There used to be a time where all sports had significant off-seasons. When we looked at basketball and hockey, the seasons ended either in May or in early June. Heck, two of the seminal moments in sports history occurred in a 48 hour stretch in 1970. Yes, on May 8, in 1970 the game which could be called Willis’s Dramatic Entrance occurred at Madison Square Garden while just two days later Bobby Orr scored a Stanley Cup game-winning goal and then seemingly flew in the air to celebrate the accomplishment. Every season had its time.
Fast forward nearly a half century later and these seasons all tend to run into each other. We have had World Series games into November, the Super Bowl keeps moving further into February and hockey and basketball don’t wrap up until June. For collectors of newer products, it means the card release calendar can be expanded as well and cards can be “in-season” almost all year round. I still remember when we were in the infancy of many companies producing football cards in the early 1990’s and there appeared to be a dead period of several months with nothing to collect. The same ran true for basketball and hockey.
For the most point, products released after the season should be higher-ended since collectors aren’t usually looking for base card products at that point. Those releases are better off at the beginning of a card year cycle to introduce collectors to the current year players. The only exception is Topps baseball which does its update set very late in the year.
Into this mix comes 2013-14 Select basketball. When I dropped into Triple Cards in Plano, TX, they said they sold about three boxes, wholesaled the rest and were happy to move on.
The silver-bordered cards feature the player’s photo in the middle along with their name and team on the bottom. The backs have seasonal and career starts, biographical information as well as a paragraph describing career highlights. As of today, leading on-line retailers are between $125-130 per box for these boxes which have 14 packs with six cards per pack. Each box has two autographs, two relic cards and six parallel Prizm cards. Because there are two mini-boxes, a dealer can actually sell these as either mini-boxes or as full boxes.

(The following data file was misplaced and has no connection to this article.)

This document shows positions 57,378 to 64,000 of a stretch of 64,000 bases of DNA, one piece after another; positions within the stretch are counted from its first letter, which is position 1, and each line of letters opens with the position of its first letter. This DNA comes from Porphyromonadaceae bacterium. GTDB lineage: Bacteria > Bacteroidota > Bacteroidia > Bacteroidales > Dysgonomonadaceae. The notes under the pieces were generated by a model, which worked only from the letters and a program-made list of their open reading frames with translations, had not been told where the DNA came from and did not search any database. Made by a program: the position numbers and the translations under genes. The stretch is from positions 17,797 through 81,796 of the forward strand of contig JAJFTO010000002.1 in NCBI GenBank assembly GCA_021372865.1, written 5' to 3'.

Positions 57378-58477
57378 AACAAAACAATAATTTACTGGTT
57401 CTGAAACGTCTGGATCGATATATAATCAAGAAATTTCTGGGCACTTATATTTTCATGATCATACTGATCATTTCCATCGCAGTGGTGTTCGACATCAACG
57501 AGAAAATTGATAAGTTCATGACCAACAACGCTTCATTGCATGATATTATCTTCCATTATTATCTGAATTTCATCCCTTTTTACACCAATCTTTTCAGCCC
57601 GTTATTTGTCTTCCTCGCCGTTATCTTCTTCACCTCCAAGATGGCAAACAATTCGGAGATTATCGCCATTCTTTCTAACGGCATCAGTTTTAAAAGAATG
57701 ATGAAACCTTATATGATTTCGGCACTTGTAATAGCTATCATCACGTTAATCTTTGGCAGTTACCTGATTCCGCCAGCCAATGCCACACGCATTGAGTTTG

So how did we do from our box?
Base Cards: 69 of 200
Blue Prizm Parallel (#d to 49) Monta Ellis
Clutch: Ray Allen
Draft Selection: Gorgui Dieng
Draft Selection Purple Prizm Parallel (#d to 99): Gorgui Dieng (This will not be the last time we got the same player in an insert set and a parallel insert set).
Red Hot: Brook Lopez
Skills: Kyrie Irving
Skills Prizm Parallel: Kyrie Irving. (At least the second time we received the same player in our inserts it was a better known player)
Select Swatches: LeBron James
Signatures: Marcin Gortat
Rookie Jersey Autograph Blue Parallel (#d to 49): Archie Goodwin
Of course there is always something good to say when you pull a LeBron James memorabilia card as well as two autographs, even if the autos aren’t exactly household names.
One aspect the shop owner mentioned was that back in the day his collectors always seemed to enjoy the old Playoff products as collectors felt they got good value out of their boxes. Well, I don’t know if the real world value equals the out-of-pocket cost but there is sure a good feeling of knowing you are getting hits which have an average cost of less than $10 each. So, on this one, I’ll disagree with Al at Triple Cards and say this is a product worth looking into.
See more cards from this issue on eBay here.